“While CBP is being provided access to location information, it is important to note that such information doesn’t include cellular phone tower data, is not ingested in bulk and doesn’t include the individual user’s identity, “a CBP spokesman told the Journal. “Tower data from cellphone companies, which can locate a specific phone, has been singled out by the Supreme Court for extra protection.”
The ACLU is questioning whether the government's purchase of location data is legal.
The group argues the agencies may be violating the Fourth Amendment in obtaining such data through the private sector and circumventing a traditional warrant process. The organization argues the agencies may be violating a precedent set in the Supreme Court's 2018 decision in Carpenter v. United States, which determined that law enforcement agencies can't request location information from a cellphone company without obtaining a search warrant.
“If law enforcement agencies can buy their way around the Fourth Amendment’s warrant requirement, the landmark protection announced by the Supreme Court in Carpenter will be in peril,” the ACLU wrote in a statement.
Senators began scrutinizing the agencies' use of location data earlier this year. Several Senate Democrats led by Wyden earlier this year wrote a letter to Joseph V. Cuffari, the DHS inspector general, looking to gain greater insight into any legal analysis conducted to ensure the CBP's use of location databases complied with the law. Senators said CBP asserted such analysis was privileged, and they disagree.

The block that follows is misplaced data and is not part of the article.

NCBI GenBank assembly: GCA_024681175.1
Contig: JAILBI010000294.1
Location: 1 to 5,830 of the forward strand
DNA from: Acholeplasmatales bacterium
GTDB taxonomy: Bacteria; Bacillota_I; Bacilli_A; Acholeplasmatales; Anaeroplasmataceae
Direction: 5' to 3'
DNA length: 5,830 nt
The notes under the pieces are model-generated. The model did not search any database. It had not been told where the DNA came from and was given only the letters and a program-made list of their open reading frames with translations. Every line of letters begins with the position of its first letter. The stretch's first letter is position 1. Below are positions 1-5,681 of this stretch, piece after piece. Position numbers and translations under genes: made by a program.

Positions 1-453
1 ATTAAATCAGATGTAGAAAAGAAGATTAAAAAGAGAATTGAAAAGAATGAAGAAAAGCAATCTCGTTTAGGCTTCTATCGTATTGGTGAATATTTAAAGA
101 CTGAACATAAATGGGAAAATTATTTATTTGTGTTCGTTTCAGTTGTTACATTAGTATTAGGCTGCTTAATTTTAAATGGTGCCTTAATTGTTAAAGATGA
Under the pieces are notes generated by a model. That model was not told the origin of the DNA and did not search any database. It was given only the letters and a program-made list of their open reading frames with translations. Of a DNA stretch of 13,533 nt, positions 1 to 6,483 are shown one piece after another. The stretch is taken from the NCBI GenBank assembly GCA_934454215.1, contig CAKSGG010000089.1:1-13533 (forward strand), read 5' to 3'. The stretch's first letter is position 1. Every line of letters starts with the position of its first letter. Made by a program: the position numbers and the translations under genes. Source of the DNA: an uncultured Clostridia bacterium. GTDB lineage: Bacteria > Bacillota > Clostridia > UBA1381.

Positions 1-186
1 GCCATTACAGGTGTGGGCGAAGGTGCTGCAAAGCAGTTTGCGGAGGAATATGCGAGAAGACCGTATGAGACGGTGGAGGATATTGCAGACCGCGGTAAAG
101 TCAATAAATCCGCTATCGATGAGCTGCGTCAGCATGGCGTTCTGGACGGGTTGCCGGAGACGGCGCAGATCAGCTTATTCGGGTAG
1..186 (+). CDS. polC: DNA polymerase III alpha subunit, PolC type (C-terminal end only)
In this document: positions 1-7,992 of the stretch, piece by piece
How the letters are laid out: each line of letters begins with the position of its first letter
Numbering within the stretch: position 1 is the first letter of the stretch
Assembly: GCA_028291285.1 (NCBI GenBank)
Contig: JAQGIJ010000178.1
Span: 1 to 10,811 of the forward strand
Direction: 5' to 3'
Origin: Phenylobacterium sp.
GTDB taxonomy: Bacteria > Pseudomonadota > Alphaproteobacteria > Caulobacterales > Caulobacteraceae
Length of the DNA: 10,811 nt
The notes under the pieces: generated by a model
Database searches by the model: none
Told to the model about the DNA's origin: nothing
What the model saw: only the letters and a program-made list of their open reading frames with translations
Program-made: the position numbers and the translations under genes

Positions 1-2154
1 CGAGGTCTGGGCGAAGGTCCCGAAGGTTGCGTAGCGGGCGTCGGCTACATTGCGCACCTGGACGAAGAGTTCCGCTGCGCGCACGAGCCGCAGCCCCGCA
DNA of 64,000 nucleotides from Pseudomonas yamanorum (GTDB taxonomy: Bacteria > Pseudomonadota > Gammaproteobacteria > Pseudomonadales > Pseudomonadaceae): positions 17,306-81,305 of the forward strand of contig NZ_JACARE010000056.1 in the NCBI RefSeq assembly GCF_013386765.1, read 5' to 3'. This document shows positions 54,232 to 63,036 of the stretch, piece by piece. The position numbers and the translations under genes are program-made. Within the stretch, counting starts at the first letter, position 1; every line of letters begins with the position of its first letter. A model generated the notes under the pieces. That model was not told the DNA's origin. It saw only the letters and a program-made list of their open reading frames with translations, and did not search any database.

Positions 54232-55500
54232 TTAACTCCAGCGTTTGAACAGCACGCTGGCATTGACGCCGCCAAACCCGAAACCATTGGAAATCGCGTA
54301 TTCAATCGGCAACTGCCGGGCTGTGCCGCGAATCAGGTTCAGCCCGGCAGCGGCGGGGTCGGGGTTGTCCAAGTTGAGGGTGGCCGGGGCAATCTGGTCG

“CBP is not above the law and it should not be able to buy its way around the Fourth Amendment,” the senators wrote.
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President Trump threatened to veto a major defense bill unless Congress repeals a legal shield for tech companies.
Trump called the law known as Section 230, which protects Internet companies from liability for the content users post, "a serious threat to our National Security & Election Integrity" in a pair of late night tweets, Tony Romm reports.
The president's ultimatum to Congress “transformed a critical national security debate into a political war over his unproved allegations that Silicon Valley’s technology giants exhibit systemic bias against conservatives,” Tony writes. Both Republicans and Democrats have questioned the efficacy of the decades-old law for the modern Internet and have floated proposals for changing it. Republicans have seized on the debate as a means to rein in social media giants like Facebook and Twitter.
President Trump has repeatedly called on Congress to overhaul the law. Earlier this year Trump also signed executive order targeting the law.
Already Democrats in Congress have criticized Trump's declaration. “I’d like to start at for the Blazers, but it’s not going to happen either," Wyden said in a statement. "It is pathetic that Trump refuses to help unemployed workers, while he spends his time tweeting unhinged election conspiracies and demanding Congress repeal the foundation of free speech online.”
Parler's lax moderation policies are making it a hot spot for porn and sex workers.
The material, which uses hashtags such as #keepamericasexy, could threaten the social media platform's desire to grow its advertising business, Craig Timberg, Drew Harwell and Rachel Lerman report. Parler, which conservatives are promoting as an alternative to Twitter, formerly banned pornography but recently loosened its terms of service to allow most legal content.